More attacks are in the offing: “Nation-state cyber actors also have demonstrated an intent to target US WWS utilities,” CISA stated in the guide.

Improving Incident Response for the Water Sector

CISA recommends that WWS utilities plan for incidents well before they suffer a cyberattack. More than two dozen WWS organizations — along with the FBI and the Environmental Protection Agency — contributed to the guide. CISA assured utilities that the recommendations are not requirements and also warned that they are not exhaustive best practices nor include recommended technical configurations. 

The guidelines call for water and wastewater utilities to do the following:

  • Prepare by creating an organizational-level incident response plan and taking part in the industry’s cyber community.

  • Improve detection capabilities and the ability to validate potential incidents to reduce noise when reporting to federal agencies.

  • Plan for containment, eradication, and recovery by sharing information with appropriate groups and have assistance lined up for remediation and mitigation.

  • Create a post-incident playbook specifying what data and evidence should be retained and distributing guidance on the lessons learned.

While the document should be a reference for all water and wastewater utilities, organizations should first plan to implement the recommendations in the “15 Cybersecurity Fundamentals for Water and Wastewater Utilities” report published by the Water Information Sharing and Analysis Center (WaterISAC), says Danielle Jablanski, a cybersecurity strategist for Nozomi Networks, an Industrial Internet of Things and operational technology security firm.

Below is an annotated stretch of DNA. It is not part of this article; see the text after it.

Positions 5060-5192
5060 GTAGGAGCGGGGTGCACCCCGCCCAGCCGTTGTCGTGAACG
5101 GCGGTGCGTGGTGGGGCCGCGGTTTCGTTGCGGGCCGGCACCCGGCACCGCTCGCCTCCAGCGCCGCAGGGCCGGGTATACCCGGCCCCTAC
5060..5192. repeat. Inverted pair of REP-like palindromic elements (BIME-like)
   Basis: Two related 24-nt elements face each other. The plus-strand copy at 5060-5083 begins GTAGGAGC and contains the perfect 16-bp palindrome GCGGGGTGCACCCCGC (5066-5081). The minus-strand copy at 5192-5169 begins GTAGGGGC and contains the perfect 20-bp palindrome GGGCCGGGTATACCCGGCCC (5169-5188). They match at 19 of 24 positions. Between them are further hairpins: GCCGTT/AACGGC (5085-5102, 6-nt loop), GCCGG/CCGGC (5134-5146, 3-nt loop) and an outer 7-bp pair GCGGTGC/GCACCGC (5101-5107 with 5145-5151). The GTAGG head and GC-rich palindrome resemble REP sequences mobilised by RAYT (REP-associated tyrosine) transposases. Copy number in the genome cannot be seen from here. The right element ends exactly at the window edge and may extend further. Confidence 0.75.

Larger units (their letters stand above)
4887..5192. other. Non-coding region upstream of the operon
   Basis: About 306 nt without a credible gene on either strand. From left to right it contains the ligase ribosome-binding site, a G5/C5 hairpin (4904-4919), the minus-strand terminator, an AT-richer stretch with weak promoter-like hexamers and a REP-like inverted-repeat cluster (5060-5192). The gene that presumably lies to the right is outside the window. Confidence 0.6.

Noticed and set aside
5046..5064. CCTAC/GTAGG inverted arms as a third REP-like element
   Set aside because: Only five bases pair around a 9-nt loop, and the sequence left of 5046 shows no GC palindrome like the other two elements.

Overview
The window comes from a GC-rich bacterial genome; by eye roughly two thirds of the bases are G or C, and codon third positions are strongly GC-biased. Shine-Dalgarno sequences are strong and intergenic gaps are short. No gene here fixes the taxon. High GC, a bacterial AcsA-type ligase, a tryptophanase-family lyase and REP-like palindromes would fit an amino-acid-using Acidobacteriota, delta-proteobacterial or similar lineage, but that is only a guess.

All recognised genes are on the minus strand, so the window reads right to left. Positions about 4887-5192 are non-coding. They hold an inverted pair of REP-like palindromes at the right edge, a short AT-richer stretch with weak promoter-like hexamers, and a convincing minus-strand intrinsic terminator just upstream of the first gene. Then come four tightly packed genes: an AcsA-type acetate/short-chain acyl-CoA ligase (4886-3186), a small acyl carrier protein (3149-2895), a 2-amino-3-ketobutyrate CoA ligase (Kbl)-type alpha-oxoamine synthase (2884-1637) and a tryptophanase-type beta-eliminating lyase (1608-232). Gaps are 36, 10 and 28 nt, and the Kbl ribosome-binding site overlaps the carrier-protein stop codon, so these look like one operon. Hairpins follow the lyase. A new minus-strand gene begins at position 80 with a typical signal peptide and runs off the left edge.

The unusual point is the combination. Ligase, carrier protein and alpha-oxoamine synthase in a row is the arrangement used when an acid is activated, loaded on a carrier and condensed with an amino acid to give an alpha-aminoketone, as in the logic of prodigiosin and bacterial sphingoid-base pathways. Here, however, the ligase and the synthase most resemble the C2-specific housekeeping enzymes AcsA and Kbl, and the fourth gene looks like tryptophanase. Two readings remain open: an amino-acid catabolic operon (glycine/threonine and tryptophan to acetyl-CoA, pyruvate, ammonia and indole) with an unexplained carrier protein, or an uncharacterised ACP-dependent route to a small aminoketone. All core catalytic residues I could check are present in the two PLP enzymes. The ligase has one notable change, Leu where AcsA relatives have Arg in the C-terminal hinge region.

“Every asset owner has to build a strategy with their own understanding of their criticality, their technologies, their vendors, the ecosystem, their resources, and their location,” she says. “So a water utility near an Air Force base has different considerations than a water utility near Walt Disney World — they are both equally important, in my mind, but totally different considerations.”

Cyber Awareness Lacking for WWS Utilities

Getting water and wastewater utilities to prioritize cybersecurity may be difficult. Cybersecurity issues ranked No. 13 on the list of critical concerns in 2023, according to the “2023 State of the Water Industry” report published by the American Water Works Association. Fixing aging water infrastructure, ensuring the water supply, and financing capital improvements have all claimed the top 3 spots on the list of critical issues for the past five years. Cybersecurity did rank No. 10 on the list in 2022, however.

Overall, about a third of utilities (31%) plan to update existing IT systems to be more resilient to intrusion, 7% will install a new IT security system, and a quarter (24%) are assessing their cybersecurity requirements, the report stated.

The problem for water and wastewater utilities, however, is that they are regulated utilities, they are largely decentralized and autonomous, and often operate in isolated geographies, Nozomi’s Jablanski says.

Given those conditions, the sector has performed about average compared to other critical infrastructure sectors, she adds.

“The water sector is about even with other sectors who cannot pass their cybersecurity expenditures on to their customers,” Jablanski says. “That’s something we forget — a lot of companies can pass those costs on, utilities can’t.”